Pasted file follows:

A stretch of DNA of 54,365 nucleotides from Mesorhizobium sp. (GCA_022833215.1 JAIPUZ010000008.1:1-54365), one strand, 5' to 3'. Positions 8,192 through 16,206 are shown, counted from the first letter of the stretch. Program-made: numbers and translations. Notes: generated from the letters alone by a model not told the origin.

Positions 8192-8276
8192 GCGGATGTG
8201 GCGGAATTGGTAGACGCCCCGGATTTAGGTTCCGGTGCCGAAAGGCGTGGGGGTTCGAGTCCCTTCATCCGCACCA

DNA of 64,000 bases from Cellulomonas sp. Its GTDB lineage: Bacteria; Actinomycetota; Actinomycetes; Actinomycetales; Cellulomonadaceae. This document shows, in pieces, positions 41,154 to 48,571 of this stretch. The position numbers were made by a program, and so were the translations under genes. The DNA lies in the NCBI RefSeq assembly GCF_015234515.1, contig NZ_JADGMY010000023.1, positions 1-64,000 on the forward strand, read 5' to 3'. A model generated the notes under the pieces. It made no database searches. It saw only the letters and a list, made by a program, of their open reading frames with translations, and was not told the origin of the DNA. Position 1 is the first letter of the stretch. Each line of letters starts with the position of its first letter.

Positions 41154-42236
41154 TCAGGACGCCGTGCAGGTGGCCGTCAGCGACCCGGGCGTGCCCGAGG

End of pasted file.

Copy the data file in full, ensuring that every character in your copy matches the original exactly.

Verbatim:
A stretch of DNA of 54,365 nucleotides from Mesorhizobium sp. (GCA_022833215.1 JAIPUZ010000008.1:1-54365), one strand, 5' to 3'. Positions 8,192 through 16,206 are shown, counted from the first letter of the stretch. Program-made: numbers and translations. Notes: generated from the letters alone by a model not told the origin.

Positions 8192-8276
8192 GCGGATGTG
8201 GCGGAATTGGTAGACGCCCCGGATTTAGGTTCCGGTGCCGAAAGGCGTGGGGGTTCGAGTCCCTTCATCCGCACCA

DNA of 64,000 bases from Cellulomonas sp. Its GTDB lineage: Bacteria; Actinomycetota; Actinomycetes; Actinomycetales; Cellulomonadaceae. This document shows, in pieces, positions 41,154 to 48,571 of this stretch. The position numbers were made by a program, and so were the translations under genes. The DNA lies in the NCBI RefSeq assembly GCF_015234515.1, contig NZ_JADGMY010000023.1, positions 1-64,000 on the forward strand, read 5' to 3'. A model generated the notes under the pieces. It made no database searches. It saw only the letters and a list, made by a program, of their open reading frames with translations, and was not told the origin of the DNA. Position 1 is the first letter of the stretch. Each line of letters starts with the position of its first letter.

Positions 41154-42236
41154 TCAGGACGCCGTGCAGGTGGCCGTCAGCGACCCGGGCGTGCCCGAGG